This works really well at most social events, like parties for example. It makes for some interesting meetings at work. It's definitely not the kind of thing you do a funeral (no, I'm more socially grounded than that, although some funerals could have been spiced up a bit more, I've always resisted the temptation).

But often, even after the laughter has died down (okay, right after the laughter dies down) I feel, or at times have felt, pretty much the same feeling I've always felt. It's an uneasy feeling that there was something not quite right about this aspect of my personality -- usually this depends upon how I'm feeling that day. If I'm having a bad day, it's bad, on good days, it's awesome. It was hard to understand.

That is, until about a year ago, when I by chance I ran into someone with extremely similar personality traits, and realized that they definitely made my day go faster and that the laughter was just as good for everyone else as it was for me. The other thing I discovered is that, like me, they could be laughing on the outside, and not doing so well on the inside. It's a very lonely feeling because you're the only one in the room who knows just how bad you really feel.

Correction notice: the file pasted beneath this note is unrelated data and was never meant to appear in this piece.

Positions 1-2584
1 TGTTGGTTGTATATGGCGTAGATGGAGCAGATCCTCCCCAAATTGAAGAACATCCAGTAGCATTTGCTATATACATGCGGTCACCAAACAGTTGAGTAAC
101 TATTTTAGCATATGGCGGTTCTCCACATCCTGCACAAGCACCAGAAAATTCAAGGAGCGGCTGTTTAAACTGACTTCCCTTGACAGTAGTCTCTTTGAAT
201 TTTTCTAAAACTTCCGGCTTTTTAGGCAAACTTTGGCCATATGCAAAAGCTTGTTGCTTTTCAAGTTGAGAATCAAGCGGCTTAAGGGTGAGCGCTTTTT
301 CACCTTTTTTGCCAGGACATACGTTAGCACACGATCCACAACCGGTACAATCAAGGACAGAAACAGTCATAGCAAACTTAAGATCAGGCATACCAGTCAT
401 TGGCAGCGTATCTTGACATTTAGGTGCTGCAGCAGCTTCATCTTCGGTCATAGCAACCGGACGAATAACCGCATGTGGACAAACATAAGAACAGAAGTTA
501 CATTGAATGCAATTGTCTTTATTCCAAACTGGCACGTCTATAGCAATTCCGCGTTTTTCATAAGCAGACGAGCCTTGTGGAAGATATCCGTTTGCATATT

Mistakenly, they, at times, felt phony, just like I had. What they did teach me, however, was that it's a defense mechanism -- something that had never occurred to me at all. Thinking back, sometimes it is. But what a way to defend yourself. Recently I've found myself taking a back seat to this person -- a decidedly good seat -- in the audience. There can only be one center anyway for the best effect, so this isn't a bad thing. What's really good is the fact that for once I don't feel quite so lonely -- it's OK to make everyone feel good, even if you yourself aren't doing so well. Plus I get to watch, learn new techniques and so on, from a vantage point that simply wasn't available before.